Faculty as well as students have expressed their concerns with the budget cuts made to COLA. Siobhan Senier, professor and chair of the women’s and gender studies department wrote a commentary on the cuts published in The New Hampshire Bulletin. Senier has taught at UNH since 2000, starting in the English department, and served for several years as grievance officer and VP of the American Association of University Professors UNH (AAUP-UNH), the tenure-track faculty union.

“I’ve written many LTEs over the years, and have been wanting to write something for the Bulletin, a news source I’ve greatly admired for a while. I am a tenured full professor with far less to lose than most people who still work at UNH, so even though I knew the piece might anger some people in power and cause headaches for me personally, I felt obligated to say some things that many people are feeling,” said Senier. 

Senier stated that she was surprised to hear of the staff cuts made to each department and shocked to hear of the art museum’s closure.

“For decades, COLA was the biggest college at UNH, a sign that liberal arts should be at the heart of any good public education. We are now being ‘right-sized,’ in admin parlance, apparently to grow Business and Engineering. If UNH is to shift its mission from being a broad-based liberal arts public university to being primarily a Business and Engineering school, that’s a decision that should be made by the faculty, not a revolving cast of politically appointed trustees and short-lived administrators,” said Senier. 

The expressed cause of the budget cuts is a $14 million gap in the projected budget. 30% of student’s tuition dollars fund UNH’s operating budget. The rest of the budget is funded by these categories: 3% from endowment, 10% from state support, 30% from grants and contracts, 22% from auxiliary, and 3% other. Information on the broader cuts can be found here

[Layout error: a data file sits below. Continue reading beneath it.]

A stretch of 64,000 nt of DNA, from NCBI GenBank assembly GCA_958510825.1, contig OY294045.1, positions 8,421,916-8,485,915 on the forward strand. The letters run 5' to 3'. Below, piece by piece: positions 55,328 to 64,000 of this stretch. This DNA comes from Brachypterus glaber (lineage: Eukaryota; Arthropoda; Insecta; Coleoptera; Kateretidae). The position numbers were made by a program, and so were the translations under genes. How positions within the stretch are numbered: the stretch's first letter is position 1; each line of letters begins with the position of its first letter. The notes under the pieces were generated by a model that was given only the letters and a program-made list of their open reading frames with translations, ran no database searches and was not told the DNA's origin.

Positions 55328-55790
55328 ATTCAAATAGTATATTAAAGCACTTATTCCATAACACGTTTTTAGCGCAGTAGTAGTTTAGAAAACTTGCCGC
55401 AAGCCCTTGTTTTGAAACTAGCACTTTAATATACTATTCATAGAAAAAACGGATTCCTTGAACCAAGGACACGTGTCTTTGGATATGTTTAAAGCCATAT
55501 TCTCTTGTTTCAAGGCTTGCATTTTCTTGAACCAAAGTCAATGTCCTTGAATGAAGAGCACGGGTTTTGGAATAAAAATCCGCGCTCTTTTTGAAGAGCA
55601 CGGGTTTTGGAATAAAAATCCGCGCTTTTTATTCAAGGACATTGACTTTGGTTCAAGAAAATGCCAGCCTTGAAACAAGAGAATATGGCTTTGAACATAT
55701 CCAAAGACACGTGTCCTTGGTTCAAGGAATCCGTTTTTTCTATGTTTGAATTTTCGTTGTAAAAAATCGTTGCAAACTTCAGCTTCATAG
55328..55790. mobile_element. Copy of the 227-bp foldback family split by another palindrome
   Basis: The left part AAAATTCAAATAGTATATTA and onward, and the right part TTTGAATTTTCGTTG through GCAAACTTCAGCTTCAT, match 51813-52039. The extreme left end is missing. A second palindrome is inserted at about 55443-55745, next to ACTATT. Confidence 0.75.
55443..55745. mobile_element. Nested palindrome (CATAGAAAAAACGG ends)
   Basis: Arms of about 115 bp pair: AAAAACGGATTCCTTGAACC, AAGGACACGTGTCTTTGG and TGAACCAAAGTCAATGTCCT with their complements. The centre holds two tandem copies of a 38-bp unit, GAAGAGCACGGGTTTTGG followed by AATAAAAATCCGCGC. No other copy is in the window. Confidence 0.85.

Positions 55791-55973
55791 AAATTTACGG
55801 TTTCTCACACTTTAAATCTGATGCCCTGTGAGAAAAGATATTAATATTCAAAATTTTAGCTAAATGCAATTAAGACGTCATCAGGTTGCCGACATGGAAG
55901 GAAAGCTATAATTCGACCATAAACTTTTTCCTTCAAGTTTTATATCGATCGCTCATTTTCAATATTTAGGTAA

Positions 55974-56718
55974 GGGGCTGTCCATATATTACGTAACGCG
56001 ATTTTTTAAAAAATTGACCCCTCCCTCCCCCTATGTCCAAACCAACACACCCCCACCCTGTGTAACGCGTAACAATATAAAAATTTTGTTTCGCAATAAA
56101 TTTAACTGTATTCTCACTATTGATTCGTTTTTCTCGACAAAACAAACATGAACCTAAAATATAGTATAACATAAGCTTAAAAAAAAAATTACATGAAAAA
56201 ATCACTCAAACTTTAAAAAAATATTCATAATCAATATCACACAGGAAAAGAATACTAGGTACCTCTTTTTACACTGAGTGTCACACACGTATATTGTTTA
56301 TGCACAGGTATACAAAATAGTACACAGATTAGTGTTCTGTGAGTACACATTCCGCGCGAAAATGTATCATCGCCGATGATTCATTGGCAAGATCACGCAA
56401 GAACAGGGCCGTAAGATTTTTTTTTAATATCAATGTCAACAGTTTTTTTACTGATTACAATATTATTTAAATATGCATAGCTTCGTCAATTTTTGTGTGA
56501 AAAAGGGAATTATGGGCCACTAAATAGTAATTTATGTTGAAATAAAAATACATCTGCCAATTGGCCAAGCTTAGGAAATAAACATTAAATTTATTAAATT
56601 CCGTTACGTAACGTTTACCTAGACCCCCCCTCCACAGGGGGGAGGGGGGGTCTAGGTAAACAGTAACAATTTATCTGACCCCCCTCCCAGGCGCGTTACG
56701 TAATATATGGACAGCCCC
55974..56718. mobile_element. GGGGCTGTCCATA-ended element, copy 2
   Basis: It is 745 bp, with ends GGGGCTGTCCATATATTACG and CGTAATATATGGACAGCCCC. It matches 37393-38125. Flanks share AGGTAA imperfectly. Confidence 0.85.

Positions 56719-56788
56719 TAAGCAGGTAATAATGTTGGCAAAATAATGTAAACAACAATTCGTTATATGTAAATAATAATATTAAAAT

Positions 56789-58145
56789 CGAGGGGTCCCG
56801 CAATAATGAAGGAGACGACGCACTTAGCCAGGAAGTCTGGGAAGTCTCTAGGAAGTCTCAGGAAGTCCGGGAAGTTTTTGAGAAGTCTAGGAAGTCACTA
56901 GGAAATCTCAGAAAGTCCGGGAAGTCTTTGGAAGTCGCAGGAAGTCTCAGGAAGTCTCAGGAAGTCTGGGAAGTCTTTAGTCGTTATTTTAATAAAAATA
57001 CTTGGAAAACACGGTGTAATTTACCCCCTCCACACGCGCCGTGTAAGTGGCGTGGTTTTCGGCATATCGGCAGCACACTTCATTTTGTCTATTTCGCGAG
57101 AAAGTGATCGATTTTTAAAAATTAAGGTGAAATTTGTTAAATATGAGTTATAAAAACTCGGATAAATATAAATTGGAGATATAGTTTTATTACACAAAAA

“There was a gap between what the projected enrollment was going to be and what the actual number of students who came was…the university relies on current enrollment to fund its budget and we didn’t have as much money as we thought we were going to,” UNH spokesperson Tania DeLuzuriaga said in a statement. 

Found on the public tableau for UNH, pertaining to the class of 2027 19,748 of the 22,693 students who applied to UNH were accepted. Only 3,253 students for the class of 2027 are currently enrolled. Kimberly DeRego, the vice president of enrollment management at UNH, stated that the yield for the enrollment rate fluctuated under 22% for the 2023-2024 fiscal year. 

DeLuzurgiaga stated that half the students who did not enroll at UNH did not attend college at all. 

“There is a demographic cliff where there are fewer people who are 18 years old, and there’s more competition. President Dean recognized that there’s a need to reset the budget and rework our thinking for both this fiscal year and the fiscal years to come,” DeLuzurgiaga stated. 

The budget for 2024 is currently flat until the new plans for the 2025 fiscal year start in July. Senier remains optimistic that COLA can come together and recover in the aftermath of the budget cuts.   

“One principle of my own cultural sustainability research is that all the things we love and need–making and enjoying art, music and performance; learning our histories and teaching each other to think critically; working out collective systems of governance—these are all things that humans just do, across cultures and across millennia. The particular institutions: museums, archives, colleges, political offices that we use right now might go away or change, and that’s upsetting and scary when it happens,” said Senier. “But humans have incredible power to sustain their cultures and each other when they work toward common goals.”

Dillon expressed that student concerns are considered when making any decision within COLA. She stated that the budget reset marks more of a change, rather than an end. 

“I believe UNH is well positioned for the future, and I believe COLA is at the heart of UNH. There is a narrative that there is a decline in humanities majors and a lot of negativity. I’m trying to encourage people to recognize that you’ll always need liberal arts. I believe very strongly in our own college of liberal arts because I think we’ve got tremendous faculty…who are eager to work with our students in a positive and generative manner,” said Dillon. “What makes my day positive is knowing the quality of work that goes on at this college.”